Purple, a social enterprise that works with both disabled people and the business community, has launched the ‘Help Me Spend My Money’ campaign with the aim of ensuring that operators offer the same level of service to all customers.
It argues that in a fiercely competitive market operators need to realise the potential of the ‘Purple Pound’, which the government estimates is worth £249bn annually to the economy.
Shopping, eating and drinking out were ranked in the top three most difficult experiences for disabled people based on accessibility, according to research conducted by the Department for Work and Pensions.
In 2015 a major report revealed that restaurant and pubs were missing out on £1.8bn worth of business a month by failing to cater for disabled customers. A House of Lords Select Committee even suggested that operators that fail to provide facilities for disabled customers should be closed down.
“As a disabled customer, I have experienced many of the problems that prevent people like myself from spending more time, and therefore more money, in shops and restaurants," says Purple CEO Mike Adams. "Plus, four in five disabled people have a hidden impairment, so it isn’t always obvious that they might need additional assistance.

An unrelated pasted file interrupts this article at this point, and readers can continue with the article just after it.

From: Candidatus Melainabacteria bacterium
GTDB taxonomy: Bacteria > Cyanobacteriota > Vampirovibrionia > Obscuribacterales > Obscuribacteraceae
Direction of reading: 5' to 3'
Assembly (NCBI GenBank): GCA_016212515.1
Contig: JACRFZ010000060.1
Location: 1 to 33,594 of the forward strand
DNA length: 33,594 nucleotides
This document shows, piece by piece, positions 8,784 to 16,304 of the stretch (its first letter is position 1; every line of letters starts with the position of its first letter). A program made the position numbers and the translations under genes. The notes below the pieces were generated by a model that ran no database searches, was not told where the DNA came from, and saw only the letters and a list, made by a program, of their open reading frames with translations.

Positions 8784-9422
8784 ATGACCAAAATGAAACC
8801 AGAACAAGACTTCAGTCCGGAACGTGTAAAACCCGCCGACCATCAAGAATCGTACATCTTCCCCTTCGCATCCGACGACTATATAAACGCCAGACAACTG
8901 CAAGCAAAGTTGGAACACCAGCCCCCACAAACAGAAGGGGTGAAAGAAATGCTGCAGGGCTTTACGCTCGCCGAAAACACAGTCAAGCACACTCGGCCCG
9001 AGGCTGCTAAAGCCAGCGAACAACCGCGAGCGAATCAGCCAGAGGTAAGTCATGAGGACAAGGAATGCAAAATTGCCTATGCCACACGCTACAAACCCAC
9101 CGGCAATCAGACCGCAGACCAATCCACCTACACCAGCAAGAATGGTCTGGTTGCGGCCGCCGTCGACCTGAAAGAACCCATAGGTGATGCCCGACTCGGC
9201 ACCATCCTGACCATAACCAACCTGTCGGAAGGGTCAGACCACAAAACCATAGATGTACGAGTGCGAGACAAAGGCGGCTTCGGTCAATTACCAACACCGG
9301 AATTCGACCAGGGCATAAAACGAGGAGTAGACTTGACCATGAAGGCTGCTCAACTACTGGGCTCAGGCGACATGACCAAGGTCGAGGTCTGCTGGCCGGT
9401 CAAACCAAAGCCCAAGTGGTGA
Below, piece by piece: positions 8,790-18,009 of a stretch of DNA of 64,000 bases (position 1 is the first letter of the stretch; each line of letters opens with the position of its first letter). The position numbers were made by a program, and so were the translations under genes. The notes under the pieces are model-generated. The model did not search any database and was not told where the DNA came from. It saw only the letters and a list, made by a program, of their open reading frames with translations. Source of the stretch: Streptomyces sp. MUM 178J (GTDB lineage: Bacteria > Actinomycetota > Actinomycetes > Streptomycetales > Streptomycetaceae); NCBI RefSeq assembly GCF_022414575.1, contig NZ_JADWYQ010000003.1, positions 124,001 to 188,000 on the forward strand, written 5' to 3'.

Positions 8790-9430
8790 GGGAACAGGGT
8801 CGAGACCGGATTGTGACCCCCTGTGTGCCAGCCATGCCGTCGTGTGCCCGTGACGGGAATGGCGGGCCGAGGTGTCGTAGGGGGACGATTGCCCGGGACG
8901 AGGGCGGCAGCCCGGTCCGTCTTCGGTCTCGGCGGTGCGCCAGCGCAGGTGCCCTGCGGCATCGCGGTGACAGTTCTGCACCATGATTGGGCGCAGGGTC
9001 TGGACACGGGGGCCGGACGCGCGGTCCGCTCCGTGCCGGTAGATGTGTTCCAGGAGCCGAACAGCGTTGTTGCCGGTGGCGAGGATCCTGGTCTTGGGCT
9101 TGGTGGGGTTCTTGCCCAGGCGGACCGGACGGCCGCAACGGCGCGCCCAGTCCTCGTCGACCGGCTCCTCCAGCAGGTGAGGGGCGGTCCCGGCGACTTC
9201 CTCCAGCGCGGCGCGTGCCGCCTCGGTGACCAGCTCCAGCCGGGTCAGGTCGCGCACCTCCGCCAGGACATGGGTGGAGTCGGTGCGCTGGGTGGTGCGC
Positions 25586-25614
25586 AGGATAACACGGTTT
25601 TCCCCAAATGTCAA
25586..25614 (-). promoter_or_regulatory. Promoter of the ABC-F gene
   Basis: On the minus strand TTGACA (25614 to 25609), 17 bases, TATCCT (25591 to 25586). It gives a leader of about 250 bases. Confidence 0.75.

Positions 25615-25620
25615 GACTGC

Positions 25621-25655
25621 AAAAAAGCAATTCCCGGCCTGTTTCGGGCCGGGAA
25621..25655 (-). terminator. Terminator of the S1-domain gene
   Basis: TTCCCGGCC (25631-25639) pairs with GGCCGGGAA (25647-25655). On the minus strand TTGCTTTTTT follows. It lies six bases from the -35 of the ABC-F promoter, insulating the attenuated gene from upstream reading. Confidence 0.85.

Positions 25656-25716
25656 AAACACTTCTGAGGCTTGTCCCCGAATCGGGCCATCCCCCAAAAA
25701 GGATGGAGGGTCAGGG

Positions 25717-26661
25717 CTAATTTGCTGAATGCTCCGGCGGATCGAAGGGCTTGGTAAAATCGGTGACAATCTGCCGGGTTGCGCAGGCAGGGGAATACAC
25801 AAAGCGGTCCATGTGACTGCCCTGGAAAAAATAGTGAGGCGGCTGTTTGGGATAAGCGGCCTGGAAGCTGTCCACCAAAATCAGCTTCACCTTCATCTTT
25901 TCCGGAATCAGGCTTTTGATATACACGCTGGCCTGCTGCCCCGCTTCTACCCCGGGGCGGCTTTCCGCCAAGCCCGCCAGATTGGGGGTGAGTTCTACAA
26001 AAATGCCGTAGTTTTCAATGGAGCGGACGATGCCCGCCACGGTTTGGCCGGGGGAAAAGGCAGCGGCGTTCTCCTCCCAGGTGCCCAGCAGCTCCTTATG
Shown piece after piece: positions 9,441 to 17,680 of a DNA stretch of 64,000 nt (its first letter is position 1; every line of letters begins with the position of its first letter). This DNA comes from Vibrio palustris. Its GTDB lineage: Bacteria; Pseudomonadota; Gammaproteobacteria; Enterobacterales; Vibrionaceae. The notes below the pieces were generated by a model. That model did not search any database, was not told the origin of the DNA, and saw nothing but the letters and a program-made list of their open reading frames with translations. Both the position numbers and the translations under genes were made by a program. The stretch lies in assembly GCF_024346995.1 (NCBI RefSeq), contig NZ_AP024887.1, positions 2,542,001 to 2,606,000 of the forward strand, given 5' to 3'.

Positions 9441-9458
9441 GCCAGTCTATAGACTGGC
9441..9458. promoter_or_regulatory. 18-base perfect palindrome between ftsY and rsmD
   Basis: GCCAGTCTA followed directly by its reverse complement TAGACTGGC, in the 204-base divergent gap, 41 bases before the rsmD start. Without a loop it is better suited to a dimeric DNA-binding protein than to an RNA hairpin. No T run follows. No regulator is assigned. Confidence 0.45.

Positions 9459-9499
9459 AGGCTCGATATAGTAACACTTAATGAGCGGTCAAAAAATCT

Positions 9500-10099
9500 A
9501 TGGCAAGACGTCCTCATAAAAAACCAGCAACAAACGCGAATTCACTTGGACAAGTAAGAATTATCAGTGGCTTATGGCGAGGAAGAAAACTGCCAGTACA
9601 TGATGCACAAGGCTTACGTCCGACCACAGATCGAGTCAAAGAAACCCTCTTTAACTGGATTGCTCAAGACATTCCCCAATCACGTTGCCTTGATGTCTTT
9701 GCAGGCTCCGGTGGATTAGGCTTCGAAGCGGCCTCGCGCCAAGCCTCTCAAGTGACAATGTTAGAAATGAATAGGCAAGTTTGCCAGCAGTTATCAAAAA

“Poor service can take many forms, but one of the most common is a failure to engage or acknowledge disabled customers. In the majority of instances this doesn’t happen on purpose, it’s because staff are concerned about causing (unintentional) offence.
“Something as simple as saying ‘hello, can I help?’ can make a big difference. So what we’re saying is that investing in disability confidence isn’t just about social responsibility, there’s also a big commercial opportunity to be had if you get it right.”
The minister for Disabled People, Work and Health, Penny Mordaunt, adds: “Retailers must make their services accessible to everyone. It’s not only the responsible thing to do, it makes good business sense too. I lend my full support to Purple in their efforts to empower disabled people, both as employees and consumers.”
Businesses are being asked to sign a ‘charter for change’ that commits them to:
- Making Disability Awareness training available to in-store staff
- Having a website that meets independent accessibility guidance
- Providing key customer information in large print, braille, and easy read formats
- Taking steps to promote their disability confident status
- Signing up to the government’s Disability Confident scheme